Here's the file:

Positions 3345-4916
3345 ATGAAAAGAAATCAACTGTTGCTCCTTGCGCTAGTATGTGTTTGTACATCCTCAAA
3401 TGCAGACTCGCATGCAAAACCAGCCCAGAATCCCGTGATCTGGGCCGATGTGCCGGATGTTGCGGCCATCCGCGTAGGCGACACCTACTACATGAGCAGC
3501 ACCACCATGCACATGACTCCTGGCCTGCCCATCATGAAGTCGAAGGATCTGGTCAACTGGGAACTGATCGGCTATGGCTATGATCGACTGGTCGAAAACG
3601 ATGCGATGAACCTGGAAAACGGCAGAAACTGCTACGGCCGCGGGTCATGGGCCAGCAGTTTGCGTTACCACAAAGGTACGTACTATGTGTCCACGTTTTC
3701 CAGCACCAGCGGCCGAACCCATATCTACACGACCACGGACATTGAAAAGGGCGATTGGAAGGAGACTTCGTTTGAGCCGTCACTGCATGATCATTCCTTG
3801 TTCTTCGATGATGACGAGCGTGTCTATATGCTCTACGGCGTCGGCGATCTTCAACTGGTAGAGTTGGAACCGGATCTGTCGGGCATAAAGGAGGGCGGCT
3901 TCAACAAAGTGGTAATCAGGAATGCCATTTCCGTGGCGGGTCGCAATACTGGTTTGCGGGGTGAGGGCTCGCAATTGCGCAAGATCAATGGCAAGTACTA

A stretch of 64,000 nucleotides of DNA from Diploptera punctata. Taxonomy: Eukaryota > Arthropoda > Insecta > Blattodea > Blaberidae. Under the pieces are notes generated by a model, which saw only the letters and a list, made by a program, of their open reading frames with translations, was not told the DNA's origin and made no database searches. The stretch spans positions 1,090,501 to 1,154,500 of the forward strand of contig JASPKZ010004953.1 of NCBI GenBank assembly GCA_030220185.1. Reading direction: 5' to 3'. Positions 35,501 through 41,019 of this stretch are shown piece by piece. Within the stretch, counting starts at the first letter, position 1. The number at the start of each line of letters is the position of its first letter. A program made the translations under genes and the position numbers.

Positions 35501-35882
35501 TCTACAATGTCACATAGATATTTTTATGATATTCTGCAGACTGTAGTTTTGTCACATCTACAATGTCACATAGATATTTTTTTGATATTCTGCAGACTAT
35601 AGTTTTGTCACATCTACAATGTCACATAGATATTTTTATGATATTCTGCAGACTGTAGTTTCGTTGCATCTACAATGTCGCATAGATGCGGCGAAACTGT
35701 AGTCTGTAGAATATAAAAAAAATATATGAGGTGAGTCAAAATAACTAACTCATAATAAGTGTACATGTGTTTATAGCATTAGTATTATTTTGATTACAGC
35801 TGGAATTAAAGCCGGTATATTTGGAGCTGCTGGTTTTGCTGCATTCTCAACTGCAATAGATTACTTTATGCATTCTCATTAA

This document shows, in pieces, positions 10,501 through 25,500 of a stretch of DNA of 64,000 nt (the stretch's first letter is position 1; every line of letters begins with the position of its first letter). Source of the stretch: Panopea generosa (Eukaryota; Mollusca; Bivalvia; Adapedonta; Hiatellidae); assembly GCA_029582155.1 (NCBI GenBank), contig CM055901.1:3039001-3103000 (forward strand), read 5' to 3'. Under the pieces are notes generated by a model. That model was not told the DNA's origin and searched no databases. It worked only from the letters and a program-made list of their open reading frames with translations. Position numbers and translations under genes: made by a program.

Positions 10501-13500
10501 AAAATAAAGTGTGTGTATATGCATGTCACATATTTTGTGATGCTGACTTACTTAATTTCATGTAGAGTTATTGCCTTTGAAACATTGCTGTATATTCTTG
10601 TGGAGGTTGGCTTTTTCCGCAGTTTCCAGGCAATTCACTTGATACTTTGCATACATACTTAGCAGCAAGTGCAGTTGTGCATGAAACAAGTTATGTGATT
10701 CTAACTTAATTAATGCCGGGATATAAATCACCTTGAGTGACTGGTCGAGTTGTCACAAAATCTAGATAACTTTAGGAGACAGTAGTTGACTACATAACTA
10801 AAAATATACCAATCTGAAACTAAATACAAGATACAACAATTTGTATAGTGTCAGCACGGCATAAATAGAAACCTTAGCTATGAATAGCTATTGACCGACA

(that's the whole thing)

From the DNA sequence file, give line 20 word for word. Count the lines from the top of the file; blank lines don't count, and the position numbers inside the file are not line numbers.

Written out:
10801 AAAATATACCAATCTGAAACTAAATACAAGATACAACAATTTGTATAGTGTCAGCACGGCATAAATAGAAACCTTAGCTATGAATAGCTATTGACCGACA